On a post about the BBC’s Men Who Made Us Fat, I wrote that I don’t think that nanny statism is the way to go wrt addressing obesity. Commenter P2ZR asked:
So what do you think *is* the solution? (Not a leading question whatsoever. I really have no idea if there is a solution that isn’t monstrously complicated.)
Well, I’ve mentioned before that I think obesity is a wicked problem, and as such, I don’t think there is a simple solution. In fact, just today Merrill Lynch published a report looking at a 25-plus year “global obesity investment megatrand” theme. So no, there’s no easy solution and part of that is because some solutions (e.g. the $4 billion diet industry) probably make things worse, not better.
As far as where *I* would put my energies, it wouldn’t be towards direct government interventions. While I respect a lot of folks who are invested in this work (like Marion Nestle or Kelly Brownell), it’s not for me.
However, this is NOT because I have any inherent opposition to nanny statism (truth told, I’m a bleeding heart liberal who is just fine with some government intervention).
No, I can’t get too excited about regulation as a solution for health because I think it’s an exercise in futility. I need only point to Ezra Klein’s recent why this is the worst Congress ever as exhibit A. And anyone who thinks the upcoming November election is going to change things in a meaningful way is far more optimistic than I.
So, if government regulatory efforts are tilting at windmills and corporations will only respond to market pressures then what’s left is changing the market.
Simple? No. Easy? Hardly. But I think there are reasons to consider such an approach, at least one simultaneous to other interventions.
The Tipping Point
I’m intrigued by the idea that there’s something to be learned from Rogers’ diffusion of innovations theory. You may be familiar with this because of Malcolm Gladwell’s The Tipping Point (if you’ve read my About page, you know that I chose the name “Weight Maven” because of Gladwell’s book).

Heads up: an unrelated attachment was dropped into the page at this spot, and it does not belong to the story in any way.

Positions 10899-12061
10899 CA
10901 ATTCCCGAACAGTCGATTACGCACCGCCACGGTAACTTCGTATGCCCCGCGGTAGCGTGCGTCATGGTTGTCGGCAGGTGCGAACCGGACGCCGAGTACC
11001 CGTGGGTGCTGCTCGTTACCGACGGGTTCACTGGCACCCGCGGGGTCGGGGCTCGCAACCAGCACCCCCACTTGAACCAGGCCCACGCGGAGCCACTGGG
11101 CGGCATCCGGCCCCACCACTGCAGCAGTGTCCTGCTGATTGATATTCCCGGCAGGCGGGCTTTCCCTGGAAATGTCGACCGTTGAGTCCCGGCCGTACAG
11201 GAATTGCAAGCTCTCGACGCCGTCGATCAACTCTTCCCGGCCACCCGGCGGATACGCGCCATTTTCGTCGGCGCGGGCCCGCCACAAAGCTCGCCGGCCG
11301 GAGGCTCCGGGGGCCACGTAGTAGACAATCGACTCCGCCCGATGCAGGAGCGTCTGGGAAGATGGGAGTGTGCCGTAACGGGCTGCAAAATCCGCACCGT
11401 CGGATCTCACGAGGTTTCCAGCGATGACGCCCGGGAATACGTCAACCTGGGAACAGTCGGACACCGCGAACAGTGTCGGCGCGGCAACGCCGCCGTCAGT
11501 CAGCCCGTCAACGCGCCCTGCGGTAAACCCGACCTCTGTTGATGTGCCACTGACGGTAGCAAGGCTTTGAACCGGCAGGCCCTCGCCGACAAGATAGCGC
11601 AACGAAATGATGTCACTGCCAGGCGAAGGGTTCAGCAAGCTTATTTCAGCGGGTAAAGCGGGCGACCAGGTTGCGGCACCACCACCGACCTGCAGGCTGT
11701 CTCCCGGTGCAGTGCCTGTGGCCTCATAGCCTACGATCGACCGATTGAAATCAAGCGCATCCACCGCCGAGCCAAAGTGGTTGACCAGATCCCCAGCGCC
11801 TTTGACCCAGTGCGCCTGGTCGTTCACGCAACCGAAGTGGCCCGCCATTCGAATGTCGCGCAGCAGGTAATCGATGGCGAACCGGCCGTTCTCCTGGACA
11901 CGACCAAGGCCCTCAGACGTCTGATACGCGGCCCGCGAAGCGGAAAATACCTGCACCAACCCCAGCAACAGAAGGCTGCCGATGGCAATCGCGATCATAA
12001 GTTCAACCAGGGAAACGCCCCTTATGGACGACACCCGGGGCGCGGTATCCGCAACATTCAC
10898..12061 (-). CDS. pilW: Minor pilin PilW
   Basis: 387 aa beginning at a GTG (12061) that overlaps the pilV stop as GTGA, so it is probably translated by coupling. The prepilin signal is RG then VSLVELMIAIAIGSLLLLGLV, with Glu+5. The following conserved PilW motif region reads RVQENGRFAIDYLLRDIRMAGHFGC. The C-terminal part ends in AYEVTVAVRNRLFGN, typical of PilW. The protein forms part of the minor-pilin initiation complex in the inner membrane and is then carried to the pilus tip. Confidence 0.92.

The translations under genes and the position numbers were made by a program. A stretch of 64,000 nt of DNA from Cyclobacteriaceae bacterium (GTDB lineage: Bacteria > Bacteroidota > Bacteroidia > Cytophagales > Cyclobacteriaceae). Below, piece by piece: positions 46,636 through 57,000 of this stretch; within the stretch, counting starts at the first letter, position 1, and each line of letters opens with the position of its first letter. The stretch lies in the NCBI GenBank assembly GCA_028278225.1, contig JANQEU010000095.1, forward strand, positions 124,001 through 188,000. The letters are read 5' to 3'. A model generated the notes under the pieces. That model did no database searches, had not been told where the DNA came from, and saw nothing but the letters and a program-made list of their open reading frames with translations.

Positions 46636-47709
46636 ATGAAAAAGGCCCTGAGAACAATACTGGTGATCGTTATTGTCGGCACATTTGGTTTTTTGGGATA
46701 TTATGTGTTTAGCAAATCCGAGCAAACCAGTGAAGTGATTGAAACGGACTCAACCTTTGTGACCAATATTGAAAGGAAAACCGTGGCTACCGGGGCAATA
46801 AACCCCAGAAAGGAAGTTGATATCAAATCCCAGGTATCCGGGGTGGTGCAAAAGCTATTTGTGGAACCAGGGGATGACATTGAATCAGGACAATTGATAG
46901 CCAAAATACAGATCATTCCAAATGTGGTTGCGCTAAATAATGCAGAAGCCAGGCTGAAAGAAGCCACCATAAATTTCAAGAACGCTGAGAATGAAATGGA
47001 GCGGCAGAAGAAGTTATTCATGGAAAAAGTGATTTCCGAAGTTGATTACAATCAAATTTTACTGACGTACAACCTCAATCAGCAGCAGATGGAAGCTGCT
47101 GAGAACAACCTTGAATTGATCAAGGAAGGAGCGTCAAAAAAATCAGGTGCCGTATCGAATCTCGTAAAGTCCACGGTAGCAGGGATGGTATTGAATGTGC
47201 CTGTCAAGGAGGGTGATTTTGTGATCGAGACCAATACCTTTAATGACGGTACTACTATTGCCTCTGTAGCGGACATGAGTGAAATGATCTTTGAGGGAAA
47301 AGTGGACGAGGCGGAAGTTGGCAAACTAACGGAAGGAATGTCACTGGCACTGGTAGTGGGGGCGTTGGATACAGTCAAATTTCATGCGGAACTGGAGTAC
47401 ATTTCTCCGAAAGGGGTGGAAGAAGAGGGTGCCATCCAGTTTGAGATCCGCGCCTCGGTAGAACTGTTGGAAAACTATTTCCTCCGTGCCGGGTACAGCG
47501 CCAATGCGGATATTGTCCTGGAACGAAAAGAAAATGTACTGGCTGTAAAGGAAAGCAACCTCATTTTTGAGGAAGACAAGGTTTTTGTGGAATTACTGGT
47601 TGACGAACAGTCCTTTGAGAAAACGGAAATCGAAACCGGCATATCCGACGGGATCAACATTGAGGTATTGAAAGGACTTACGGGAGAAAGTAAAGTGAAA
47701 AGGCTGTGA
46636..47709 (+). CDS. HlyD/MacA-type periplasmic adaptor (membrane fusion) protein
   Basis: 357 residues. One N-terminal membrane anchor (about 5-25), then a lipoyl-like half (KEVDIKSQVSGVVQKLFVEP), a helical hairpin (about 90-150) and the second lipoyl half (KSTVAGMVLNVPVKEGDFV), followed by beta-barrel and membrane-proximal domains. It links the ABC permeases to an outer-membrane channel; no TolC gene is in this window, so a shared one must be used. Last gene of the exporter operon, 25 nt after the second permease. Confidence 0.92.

There’s a LOT to this theory, far more than I’m sharing here. But a key idea is that technology adoption follows a basic path. And once a technology gets past the “tipping” point, there’s a kind of “they told two friends, and they told two friends, and so on and so forth” effect that generally leads to wider adoption by the marketplace.
Of course, choosing to eat a healthy diet is not deciding to buy an iPad, but I think there are useful parallels.
And one of the things that really intrigues me about this is what we are already seeing with folks adopting real food diets and resolving various weight and health issues. And thanks to a technology that has been widely adopted — the Internet — we now have a way for a message about food and health to go viral in a way that doesn’t require governments or the media to lead or even be involved.
At this point in time, I’ve not really noodled through this seriously or written it up in any meaningful way, but in answering the question “what do I think is the solution?” it’s this. Diffusion of innovations theory suggests strategies (and roles such as change agent or opinion leader) that may prove valuable for those who want to change the health environment.
And it’s social, it’s in communities, it’s in the cloud, it’s real people having real success and having the word get out.
Worse before it gets better
While I’m intrigued by this conceptually, I do have to say that I am worried that it’s going to get worse before it gets better. It was all well and good for us to get fat and sick overeating processed food products like a 2300-calorie piece of cake while the health industry was making a boatload of money treating us.
But the gravy train for the health industry is running out. This is especially true now that the pig-in-the-python that is the Boomers is starting to wind its way through Medicare … just when chronic disease from poor diet really starts getting expensive.
Couple the increasing health costs with the fact that there’s no meaningful incentive for the food industry to change (acting now is counter to their bottom line), and we’re really in deep doo-doo. Instead of action, we get talking points.
In future posts I’ll probably tackle more on this subject, including 1) how a tipping point outreach might differ from behavior education; 2) why the food industry is laughing all the way to the bank while we squabble over paleo vs vegan, low-carb vs low-fat, and so on; and 3) interesting parallels between this and historical anti-smoking efforts.